- (Harlan, 1827)
Other English Common Names: Smooth Green Snake, smooth greensnake
Liochlorophis vernalis (Harlan, 1827)
Taxonomic Status: Accepted
Related ITIS Name(s):
Opheodrys vernalis (Harlan, 1827) (TSN 174173)
French Common Names: couleuvre verte
Unique Identifier: ELEMENT_GLOBAL.2.103123
Element Code: ARADB47010
Informal Taxonomy: Animals, Vertebrates
Genus Size: B - Very small genus (2-5 species)
Check this box to expand all report sections:
Concept Reference: Collins, J. T. 1990. Standard common and current scientific names for North American amphibians and reptiles. 3rd ed. Society for the Study of Amphibians and Reptiles. Herpetological Circular No. 19. 41 pp.
Concept Reference Code: B90COL01NAUS
Name Used in Concept Reference: Opheodrys vernalis
Taxonomic Comments: Oldham and Smith (1991) demonstrated several significant categorical differences between Opheodrys aestivus and O. vernalis, indicative of a long history of divergent evolution; they assigned the latter species to a new genus (Liochlorophis), leaving aestivus as the only member of the genus Opheodrys. Crother et al. (2000) and Crother (2008, 2012) maintained vernalis in the genus Opheodrys, based on (1) unpublished genetic data indicating a sister-taxa relationship between vernalis and aestivus and (2) their preference not to recognize monotypic sister genera. Walley (2003) concluded that available evidence supports recognition the new genus.
There has been some disagreement as to whether subspecies (vernalis, blanchardi) should be recognized (cf. Collins 1990, Smith et al. 1991, Grobman 1992). Grobman (1992) named a new subspecies (borealis) from Nova Scotia and New Brunswick, based on the relatively low ventral scale count.
Global Status: G5
Global Status Last Reviewed: 09Dec2005
Global Status Last Changed: 30Oct1996
Rounded Global Status: G5 - Secure
Reasons: Wide, discontinuous range in eastern and centtral North America; globally secure due primarily to extensive range and many extant occurrences; often apparently uncommon, locally common in some areas; information on populations is scant.
Nation: United States
National Status: N5
National Status: N5
U.S. & Canada State/Province Status
Colorado (S4), Connecticut (S3S4), Idaho (SH), Illinois (S3S4), Indiana (S2), Iowa (S3), Kansas (S1), Maine (S5), Maryland (S5), Massachusetts (S5), Michigan (S5), Minnesota (S4), Missouri (SX), Montana (S2), Nebraska (S1), New Hampshire (S3), New Jersey (S3), New Mexico (S4), New York (S4), North Dakota (SNR), Ohio (S4), Pennsylvania (S3S4), Rhode Island (S5), South Dakota (S4), Texas (SX), Utah (S3), Vermont (S3), Virginia (S3), West Virginia (S5), Wisconsin (S4), Wyoming (S2)
Manitoba (S3S4), New Brunswick (S5), Nova Scotia (S5), Ontario (S4), Prince Edward Island (S3), Quebec (S3S4), Saskatchewan (S3)
Committee on the Status of Endangered Wildlife in Canada (COSEWIC): Candidate (High)
IUCN Red List Category: LC - Least concern
NatureServe Global Conservation Status Factors
Range Extent: 200,000-2,500,000 square km (about 80,000-1,000,000 square miles)
Range Extent Comments: The range extends from Nova Scotia westward across southern Canada to southeastern Saskatchewan, south and west to northern New Jersey, western Maryland, Virginia, West Virginia, southern Ohio, northwestern Indiana, Illinois, Missouri, Nebraska, New Mexico, Chihuahua (Mexico), and Utah, and highly disjunctly to southeastern Texas; the distribution is highly discontinuous throughout the western half of the range (Conant and Collins 1991, Grobman 1992, Walley 2003).
Area of Occupancy: >12,500 4-km2 grid cells
Area of Occupancy Comments:
Number of Occurrences: > 300
Number of Occurrences Comments: This species is represented by a very large number of occurrences or subpopulations (Walley 2003).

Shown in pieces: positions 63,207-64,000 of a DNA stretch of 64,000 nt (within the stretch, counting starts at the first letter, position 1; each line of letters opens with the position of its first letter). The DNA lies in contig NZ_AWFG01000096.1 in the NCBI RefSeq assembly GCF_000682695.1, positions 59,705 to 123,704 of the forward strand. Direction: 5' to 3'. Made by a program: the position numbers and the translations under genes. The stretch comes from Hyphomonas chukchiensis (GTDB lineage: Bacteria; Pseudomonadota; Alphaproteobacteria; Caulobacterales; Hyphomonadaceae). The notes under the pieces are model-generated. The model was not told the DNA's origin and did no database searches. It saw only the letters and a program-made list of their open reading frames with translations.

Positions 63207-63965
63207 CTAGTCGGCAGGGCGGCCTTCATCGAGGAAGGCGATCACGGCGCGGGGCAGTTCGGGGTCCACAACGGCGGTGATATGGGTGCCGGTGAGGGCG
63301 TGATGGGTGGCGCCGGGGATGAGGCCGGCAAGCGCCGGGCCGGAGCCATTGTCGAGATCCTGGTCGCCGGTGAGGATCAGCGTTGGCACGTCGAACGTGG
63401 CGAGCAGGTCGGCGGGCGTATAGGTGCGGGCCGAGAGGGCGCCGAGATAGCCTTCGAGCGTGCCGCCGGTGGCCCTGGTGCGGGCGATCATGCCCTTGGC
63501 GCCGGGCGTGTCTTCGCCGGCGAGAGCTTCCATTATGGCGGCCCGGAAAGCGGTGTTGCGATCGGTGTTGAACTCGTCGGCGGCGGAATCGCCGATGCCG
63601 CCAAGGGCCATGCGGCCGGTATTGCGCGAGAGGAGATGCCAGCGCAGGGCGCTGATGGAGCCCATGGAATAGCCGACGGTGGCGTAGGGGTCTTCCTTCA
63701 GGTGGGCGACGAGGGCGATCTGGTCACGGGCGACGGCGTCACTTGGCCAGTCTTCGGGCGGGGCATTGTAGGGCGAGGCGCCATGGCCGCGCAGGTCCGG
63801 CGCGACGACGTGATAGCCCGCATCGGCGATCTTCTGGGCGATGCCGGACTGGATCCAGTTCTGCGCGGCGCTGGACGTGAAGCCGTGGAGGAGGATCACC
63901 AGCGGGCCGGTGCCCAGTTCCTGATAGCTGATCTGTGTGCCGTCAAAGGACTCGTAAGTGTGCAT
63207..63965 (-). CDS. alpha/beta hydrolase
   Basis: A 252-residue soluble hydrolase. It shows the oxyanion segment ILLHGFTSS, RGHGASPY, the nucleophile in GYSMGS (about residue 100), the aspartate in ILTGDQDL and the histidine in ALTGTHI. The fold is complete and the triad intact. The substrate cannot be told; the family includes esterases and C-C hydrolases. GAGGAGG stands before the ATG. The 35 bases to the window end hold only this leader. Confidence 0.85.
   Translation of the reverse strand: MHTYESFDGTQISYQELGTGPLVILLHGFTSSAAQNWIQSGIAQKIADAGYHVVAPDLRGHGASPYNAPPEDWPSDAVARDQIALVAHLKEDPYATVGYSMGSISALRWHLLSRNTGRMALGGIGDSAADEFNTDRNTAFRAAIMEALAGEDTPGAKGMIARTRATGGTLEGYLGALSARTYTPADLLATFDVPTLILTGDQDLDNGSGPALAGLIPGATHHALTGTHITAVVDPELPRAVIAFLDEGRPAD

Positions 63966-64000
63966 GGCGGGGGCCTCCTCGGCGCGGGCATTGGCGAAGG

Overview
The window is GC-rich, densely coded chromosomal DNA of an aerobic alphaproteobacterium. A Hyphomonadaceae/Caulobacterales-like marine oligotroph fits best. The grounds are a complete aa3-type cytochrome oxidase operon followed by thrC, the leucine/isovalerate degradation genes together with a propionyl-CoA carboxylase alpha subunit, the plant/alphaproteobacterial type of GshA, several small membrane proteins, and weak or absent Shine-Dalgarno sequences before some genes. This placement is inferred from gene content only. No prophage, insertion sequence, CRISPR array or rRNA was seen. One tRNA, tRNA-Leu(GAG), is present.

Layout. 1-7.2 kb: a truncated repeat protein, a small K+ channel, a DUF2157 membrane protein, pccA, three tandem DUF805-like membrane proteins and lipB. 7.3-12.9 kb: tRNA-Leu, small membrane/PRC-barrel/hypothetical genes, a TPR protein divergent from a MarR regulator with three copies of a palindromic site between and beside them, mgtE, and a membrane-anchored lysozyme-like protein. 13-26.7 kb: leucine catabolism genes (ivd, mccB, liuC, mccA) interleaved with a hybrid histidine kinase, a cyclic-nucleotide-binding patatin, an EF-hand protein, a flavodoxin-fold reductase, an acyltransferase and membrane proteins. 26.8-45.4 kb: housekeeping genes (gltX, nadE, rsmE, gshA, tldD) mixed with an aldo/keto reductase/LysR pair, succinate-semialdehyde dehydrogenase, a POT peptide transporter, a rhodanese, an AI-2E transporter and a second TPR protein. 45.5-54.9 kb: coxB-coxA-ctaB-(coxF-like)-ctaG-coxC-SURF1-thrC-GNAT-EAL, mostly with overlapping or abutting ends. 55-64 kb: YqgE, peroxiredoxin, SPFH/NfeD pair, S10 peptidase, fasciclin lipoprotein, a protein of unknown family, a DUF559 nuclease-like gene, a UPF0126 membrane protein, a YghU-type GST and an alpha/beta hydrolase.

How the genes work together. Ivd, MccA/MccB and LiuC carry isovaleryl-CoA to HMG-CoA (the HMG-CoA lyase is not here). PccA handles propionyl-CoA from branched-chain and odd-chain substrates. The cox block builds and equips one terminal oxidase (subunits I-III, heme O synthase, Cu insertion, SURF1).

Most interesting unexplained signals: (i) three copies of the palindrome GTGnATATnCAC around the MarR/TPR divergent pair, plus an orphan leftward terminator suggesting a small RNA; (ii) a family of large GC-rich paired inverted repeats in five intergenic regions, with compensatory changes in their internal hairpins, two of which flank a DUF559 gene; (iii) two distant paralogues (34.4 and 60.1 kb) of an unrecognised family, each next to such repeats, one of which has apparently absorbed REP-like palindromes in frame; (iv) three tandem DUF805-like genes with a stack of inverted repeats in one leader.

Population Size: 100,000 to >1,000,000 individuals
Population Size Comments: Total adult population size is unknown but certainly exceeds 100,000. The species is apparently uncommon in many areas, but it is locally common in some areas.
Number of Occurrences with Good Viability/Integrity: Many to very many (41 to >125)
Overall Threat Impact: Medium
Overall Threat Impact Comments: No major threats have been identified. Local populations are threatened by habitat loss and degradation resulting from human activities and successional changes, but in general the species is not very threatened.
Short-term Trend: Relatively Stable (<=10% change)
Short-term Trend Comments: Extent of occurrence, area of occupancy, number of occurrences or subpopulations, and population size probably are relatively stable or slowly declining (less than 10% over 10 years or three generations).
Long-term Trend: Decline of <30% to increase of 25%
Long-term Trend Comments: Populations declined in northwestern Indiana between the 1930s and 1990s (Brodman et al. 2002).
Intrinsic Vulnerability: Moderately vulnerable
Other NatureServe Conservation Status Information
(200,000-2,500,000 square km (about 80,000-1,000,000 square miles))
The range extends from Nova Scotia westward across southern Canada to southeastern Saskatchewan, south and west to northern New Jersey, western Maryland, Virginia, West Virginia, southern Ohio, northwestern Indiana, Illinois, Missouri, Nebraska, New Mexico, Chihuahua (Mexico), and Utah, and highly disjunctly to southeastern Texas; the distribution is highly discontinuous throughout the western half of the range (Conant and Collins 1991, Grobman 1992, Walley 2003).
U.S. States and Canadian Provinces
Endemism: occurs (regularly, as a native taxon) in multiple nations
U.S. & Canada State/Province Distribution
CO, CT, IA, ID, IL, IN, KS, MA, MD, ME, MI, MN, MO, MT, ND, NE, NH, NJ, NM, NY, OH, PA, RI, SD, TX, UT, VA, VT, WI, WV, WY
MB, NB, NS, ON, PE, QC, SK
Note: Range depicted for New World only. The scale of the maps may cause narrow coastal ranges or ranges on small islands not to appear. Not all vagrant or small disjunct occurrences are depicted. For migratory birds, some individuals occur outside of the passage migrant range depicted.
Range Map Compilers: NatureServe, 2005
U.S. Distribution by County
||County Name (FIPS Code)
New Haven (09009)*,
New London (09011),
Black Hawk (19013),
Cerro Gordo (19033),
Palo Alto (19147),
La Porte (18091)*,
St. Charles (29183)*,
St. Louis (29189)*
Keya Paha (31103),
Charles Mix (46023),
Salt Lake (49035),
San Juan (49037)*,
* Extirpated/possibly extirpated
U.S. Distribution by Watershed
||Watershed Name (Watershed Code)
Piscataqua-Salmon Falls (01060003)+,
Upper Connecticut (01080101)+,
Middle Connecticut (01080201)+,
Lower Connecticut (01080205)+,
Upper West Branch Susquehanna (02050201)+,
Little Calumet-Galien (04040001)+,
Mettawee River (04150401)+
Upper Allegheny (05010001)+,
Middle Allegheny-Tionesta (05010003)+,
Middle Allegheny-Redbank (05010006)+,
Upper Scioto (05060001)+,
Middle Wabash-Little Vermilion (05120108)+,
Middle Wabash-Busseron (05120111)+*,
Lower Wabash (05120113)+*,
Lower White (05120202)+*,
Lower East Fork White (05120208)+
Upper Minnesota (07020001)+,
Upper Iowa (07060002)+,